As a certifiably obsessed Percy Jackson fan, when my mother told me about a garden an hour away from us that is flourishing with Greek mythology sculptures, you can imagine my elation.
The place is called Brookgreen Gardens, located around Pawley’s Island, and every year all of December they have “Nights of a Thousand Candles” where they hand light over 2,700 candles and place them around the gardens, accentuating the sculptures of various gods and creatures.
I walked into the the big gates that welcome all visitors and immediately was encapsulated.
It was dusk when we arrived, making the glimmering lights that hung in the trees seem even more magical, and at that point I was done for. I went full “art girl” mode and took pictures of everything I could see — Aphrodite covered in gold, griffons pouncing in the air, and my personal favorite, Artemis with her bow, surrounded by the glow of sunset.
To put it this way, this was my personal heaven. If I die and the afterlife doesn’t have ponds full of floating cranberries with Zeus in the middle of it, I will be thoroughly disappointed.
As the sun drifted away under the trees and the moon drifted its way into the sky, the garden came alive. I felt as if I was living out my dream of being a fairy living in a mystical forbidden forest who is friends with little gnomes. Heaven.
Depending on where you are, the lights differ. Some hang from the branches of old Charleston oaks, a couple float in mason jars in the water, and the rest are simply scattered around the pathways, guiding you to the next creation on display.
I was entranced to say the least — and in 30 minutes I decided that this was my favorite place to ever exist, and jotted it down as the location for my senior pictures. I barely even talked to my family the entire time I was there, and if you know me, that’s saying a lot.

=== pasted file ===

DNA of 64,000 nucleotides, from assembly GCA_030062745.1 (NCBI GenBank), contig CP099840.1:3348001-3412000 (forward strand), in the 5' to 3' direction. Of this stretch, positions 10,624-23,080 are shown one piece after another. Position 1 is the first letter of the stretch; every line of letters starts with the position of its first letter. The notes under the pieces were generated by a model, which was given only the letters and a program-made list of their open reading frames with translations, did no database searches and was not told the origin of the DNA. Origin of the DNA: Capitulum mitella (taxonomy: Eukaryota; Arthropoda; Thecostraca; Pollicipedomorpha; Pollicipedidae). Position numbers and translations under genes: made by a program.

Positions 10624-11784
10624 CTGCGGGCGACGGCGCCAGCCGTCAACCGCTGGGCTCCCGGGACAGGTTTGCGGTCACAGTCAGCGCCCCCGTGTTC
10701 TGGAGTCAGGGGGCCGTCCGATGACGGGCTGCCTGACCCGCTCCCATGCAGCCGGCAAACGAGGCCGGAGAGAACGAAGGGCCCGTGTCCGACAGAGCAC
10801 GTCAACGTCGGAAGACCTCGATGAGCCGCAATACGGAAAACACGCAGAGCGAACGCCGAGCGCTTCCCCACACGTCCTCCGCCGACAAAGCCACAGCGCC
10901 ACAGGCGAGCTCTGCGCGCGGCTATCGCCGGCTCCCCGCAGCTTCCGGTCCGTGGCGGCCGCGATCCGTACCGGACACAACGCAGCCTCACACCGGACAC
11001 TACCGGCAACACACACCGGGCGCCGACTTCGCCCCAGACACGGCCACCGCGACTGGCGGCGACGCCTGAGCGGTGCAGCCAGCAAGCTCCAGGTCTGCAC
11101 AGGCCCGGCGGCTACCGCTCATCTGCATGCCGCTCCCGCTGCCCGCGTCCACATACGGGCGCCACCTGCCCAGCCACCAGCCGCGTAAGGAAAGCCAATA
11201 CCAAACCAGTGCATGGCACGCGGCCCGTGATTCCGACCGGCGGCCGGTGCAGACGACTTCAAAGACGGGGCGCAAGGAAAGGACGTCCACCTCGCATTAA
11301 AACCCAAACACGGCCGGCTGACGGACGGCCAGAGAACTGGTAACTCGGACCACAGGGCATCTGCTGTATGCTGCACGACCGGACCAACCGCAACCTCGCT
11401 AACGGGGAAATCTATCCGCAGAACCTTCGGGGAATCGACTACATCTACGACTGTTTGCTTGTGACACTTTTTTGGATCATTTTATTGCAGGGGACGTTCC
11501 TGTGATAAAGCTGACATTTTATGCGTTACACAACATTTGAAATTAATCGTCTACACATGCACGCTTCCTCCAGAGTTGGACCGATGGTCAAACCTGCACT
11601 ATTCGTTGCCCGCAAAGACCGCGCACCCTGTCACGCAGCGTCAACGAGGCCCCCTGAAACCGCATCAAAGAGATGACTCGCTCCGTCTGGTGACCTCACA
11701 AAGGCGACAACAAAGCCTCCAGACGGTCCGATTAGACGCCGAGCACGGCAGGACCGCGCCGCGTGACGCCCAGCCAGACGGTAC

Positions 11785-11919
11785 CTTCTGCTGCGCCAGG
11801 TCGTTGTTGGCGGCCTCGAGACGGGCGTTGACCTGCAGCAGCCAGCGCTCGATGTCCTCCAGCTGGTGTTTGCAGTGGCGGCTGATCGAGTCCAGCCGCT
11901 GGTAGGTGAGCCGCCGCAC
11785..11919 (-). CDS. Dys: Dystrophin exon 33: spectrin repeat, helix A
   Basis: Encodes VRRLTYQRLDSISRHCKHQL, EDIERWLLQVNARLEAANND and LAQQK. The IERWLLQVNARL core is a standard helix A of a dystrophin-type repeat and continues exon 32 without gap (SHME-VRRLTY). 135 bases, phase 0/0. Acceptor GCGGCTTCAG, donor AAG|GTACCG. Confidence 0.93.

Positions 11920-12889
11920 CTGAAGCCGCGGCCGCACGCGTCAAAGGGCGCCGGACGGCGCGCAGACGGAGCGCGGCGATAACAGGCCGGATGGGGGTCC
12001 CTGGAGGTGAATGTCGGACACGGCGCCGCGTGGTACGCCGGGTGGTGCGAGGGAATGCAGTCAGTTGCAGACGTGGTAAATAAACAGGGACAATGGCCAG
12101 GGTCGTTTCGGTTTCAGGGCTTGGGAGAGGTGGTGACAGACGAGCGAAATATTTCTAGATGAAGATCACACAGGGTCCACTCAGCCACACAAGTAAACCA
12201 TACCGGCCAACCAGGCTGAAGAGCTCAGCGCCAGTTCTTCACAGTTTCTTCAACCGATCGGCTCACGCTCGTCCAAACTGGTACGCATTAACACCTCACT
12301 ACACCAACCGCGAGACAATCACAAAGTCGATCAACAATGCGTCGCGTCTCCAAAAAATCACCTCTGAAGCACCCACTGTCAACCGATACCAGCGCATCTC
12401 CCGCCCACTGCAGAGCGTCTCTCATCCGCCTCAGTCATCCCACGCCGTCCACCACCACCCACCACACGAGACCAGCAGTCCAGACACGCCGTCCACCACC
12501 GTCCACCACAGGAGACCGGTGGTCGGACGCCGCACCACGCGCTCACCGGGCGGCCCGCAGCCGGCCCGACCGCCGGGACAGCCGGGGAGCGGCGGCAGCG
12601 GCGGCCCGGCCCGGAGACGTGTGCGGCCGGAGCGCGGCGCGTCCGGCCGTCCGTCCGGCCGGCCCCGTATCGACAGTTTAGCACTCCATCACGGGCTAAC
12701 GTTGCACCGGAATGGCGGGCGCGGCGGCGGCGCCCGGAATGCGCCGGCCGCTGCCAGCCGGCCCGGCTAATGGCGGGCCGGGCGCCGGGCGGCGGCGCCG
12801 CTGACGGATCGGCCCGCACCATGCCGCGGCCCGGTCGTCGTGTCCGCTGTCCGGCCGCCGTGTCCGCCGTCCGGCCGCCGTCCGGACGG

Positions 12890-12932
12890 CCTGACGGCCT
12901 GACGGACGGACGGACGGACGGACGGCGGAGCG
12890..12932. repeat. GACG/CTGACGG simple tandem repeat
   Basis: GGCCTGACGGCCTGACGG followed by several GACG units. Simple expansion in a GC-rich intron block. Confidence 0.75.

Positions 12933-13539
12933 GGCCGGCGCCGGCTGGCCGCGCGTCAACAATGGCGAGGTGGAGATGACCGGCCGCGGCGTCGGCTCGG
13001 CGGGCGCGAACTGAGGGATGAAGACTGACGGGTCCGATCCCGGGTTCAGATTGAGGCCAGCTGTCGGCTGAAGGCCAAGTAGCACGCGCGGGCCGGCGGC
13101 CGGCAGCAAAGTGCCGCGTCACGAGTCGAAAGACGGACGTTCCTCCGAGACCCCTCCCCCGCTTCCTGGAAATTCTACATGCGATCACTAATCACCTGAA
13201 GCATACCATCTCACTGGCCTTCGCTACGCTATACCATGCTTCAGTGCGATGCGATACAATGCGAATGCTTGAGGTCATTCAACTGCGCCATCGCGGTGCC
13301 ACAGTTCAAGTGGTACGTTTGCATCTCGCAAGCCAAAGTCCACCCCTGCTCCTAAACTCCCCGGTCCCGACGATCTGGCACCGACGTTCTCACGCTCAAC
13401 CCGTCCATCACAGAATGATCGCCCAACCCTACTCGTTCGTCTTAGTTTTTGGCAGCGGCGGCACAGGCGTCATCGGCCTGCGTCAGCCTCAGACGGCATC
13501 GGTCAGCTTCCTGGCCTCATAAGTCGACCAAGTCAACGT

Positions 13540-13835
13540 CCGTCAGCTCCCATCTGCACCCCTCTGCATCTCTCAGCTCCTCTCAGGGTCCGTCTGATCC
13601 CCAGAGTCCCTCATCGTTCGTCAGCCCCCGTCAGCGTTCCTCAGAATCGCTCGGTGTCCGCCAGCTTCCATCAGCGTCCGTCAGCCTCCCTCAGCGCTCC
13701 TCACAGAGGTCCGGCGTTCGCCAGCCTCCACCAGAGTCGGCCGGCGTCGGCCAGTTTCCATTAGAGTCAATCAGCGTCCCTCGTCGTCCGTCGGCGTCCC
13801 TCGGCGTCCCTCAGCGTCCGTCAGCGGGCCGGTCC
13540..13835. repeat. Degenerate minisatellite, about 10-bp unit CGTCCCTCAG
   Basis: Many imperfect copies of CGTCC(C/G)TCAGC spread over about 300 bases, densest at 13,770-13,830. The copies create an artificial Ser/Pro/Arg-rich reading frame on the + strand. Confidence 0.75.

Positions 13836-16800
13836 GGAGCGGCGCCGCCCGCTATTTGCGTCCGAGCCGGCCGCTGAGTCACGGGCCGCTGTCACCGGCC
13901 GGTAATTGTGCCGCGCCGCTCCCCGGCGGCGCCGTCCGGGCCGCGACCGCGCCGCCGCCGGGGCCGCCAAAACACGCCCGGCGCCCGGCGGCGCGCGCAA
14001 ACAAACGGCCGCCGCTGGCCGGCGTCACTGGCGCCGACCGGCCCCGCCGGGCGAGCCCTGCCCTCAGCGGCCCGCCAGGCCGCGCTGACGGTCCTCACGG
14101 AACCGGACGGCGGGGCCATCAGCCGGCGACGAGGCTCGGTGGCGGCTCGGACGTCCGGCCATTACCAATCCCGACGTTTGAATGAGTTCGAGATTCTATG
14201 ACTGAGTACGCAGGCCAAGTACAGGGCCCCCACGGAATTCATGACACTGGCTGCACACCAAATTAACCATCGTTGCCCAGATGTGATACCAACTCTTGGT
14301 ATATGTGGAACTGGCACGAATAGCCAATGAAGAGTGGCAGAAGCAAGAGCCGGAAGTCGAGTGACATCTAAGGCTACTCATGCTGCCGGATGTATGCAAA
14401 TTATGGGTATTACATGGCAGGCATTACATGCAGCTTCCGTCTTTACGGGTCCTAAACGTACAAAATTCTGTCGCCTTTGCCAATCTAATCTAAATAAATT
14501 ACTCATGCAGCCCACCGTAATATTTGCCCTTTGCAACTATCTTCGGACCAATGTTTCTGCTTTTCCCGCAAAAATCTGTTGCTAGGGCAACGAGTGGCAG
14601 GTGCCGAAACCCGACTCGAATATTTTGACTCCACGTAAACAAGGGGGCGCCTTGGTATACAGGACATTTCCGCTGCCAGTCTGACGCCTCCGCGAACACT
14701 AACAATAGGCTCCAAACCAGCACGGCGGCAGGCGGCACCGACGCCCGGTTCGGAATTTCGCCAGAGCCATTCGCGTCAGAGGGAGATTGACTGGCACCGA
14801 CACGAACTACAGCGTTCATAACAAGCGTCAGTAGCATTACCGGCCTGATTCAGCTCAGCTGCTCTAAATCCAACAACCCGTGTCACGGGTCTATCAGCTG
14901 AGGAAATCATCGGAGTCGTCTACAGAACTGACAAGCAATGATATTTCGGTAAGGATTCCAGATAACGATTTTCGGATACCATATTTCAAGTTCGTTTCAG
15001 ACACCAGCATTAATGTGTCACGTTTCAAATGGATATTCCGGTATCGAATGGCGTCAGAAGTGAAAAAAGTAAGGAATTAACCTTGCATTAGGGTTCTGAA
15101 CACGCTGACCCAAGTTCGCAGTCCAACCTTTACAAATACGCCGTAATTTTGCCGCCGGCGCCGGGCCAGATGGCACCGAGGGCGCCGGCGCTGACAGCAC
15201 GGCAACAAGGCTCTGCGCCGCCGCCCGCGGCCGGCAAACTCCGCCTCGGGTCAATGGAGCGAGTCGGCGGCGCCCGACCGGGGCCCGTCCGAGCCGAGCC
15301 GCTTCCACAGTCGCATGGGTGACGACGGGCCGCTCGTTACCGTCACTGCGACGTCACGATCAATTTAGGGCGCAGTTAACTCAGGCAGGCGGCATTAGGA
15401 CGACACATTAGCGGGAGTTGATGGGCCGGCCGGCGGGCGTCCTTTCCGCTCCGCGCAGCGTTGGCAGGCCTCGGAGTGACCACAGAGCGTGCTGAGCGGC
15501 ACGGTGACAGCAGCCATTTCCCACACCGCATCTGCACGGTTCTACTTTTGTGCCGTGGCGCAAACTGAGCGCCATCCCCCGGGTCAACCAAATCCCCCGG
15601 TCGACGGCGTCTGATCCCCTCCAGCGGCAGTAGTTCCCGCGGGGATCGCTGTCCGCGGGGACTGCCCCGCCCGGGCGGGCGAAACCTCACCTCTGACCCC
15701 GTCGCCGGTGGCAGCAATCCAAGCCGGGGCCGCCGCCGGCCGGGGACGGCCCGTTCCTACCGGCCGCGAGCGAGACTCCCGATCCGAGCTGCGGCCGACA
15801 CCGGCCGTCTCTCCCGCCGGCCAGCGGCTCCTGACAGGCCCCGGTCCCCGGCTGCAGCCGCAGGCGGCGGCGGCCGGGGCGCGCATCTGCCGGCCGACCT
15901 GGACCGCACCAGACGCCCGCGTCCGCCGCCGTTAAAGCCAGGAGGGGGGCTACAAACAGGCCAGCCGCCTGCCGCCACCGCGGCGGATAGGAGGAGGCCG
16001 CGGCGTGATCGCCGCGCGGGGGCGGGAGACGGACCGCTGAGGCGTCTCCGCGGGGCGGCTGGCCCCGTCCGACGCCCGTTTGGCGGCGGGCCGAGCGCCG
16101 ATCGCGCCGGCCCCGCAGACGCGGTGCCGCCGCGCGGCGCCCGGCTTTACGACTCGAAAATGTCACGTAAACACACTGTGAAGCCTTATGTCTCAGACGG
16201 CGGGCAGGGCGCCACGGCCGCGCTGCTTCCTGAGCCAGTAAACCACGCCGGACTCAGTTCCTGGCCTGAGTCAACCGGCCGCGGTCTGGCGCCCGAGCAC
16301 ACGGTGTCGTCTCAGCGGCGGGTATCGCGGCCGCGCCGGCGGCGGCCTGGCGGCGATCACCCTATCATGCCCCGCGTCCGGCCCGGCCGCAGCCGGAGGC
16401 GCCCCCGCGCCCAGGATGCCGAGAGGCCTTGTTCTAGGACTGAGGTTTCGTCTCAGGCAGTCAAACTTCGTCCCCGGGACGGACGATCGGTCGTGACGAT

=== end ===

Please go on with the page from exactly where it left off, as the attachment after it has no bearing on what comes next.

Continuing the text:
The Night of a Thousand Lights is, of course, for Christmas, and so they had tiny little hot cocoa stations along the trails to keep all the children warm, as well as a gigantic Christmas tree that they light every night. And when I say gigantic, I’m talking about the same size as the tree in The Polar Express, which, if you remember, was the size of a tiny city.
It was truly one of the best nights of my life. During the tree lighting, all the people in the garden comes together and circle around it like some Christian sacrifice, but in a warm, home-like way. We all sang along to Michael Buble as the entire sky lit up with the tree, and we just looked up in awe at this symbol of love and family.
We were all content.
That is the feeling that surrounds you at Brookgreen. Content. You stroll along in peace while you look at some of the most serene pieces of art, and you’ve escaped reality for a moment.
Personally, I’m surprised that they don’t leave the candles year round. It completes the sensation they want to give off — magic and timelessness. But maybe that’s the point. Something so entrancing can’t just be there constantly, or else it loses its significance. So during December, you need to make it a priority to see this place while you can.
It will never leave your mind.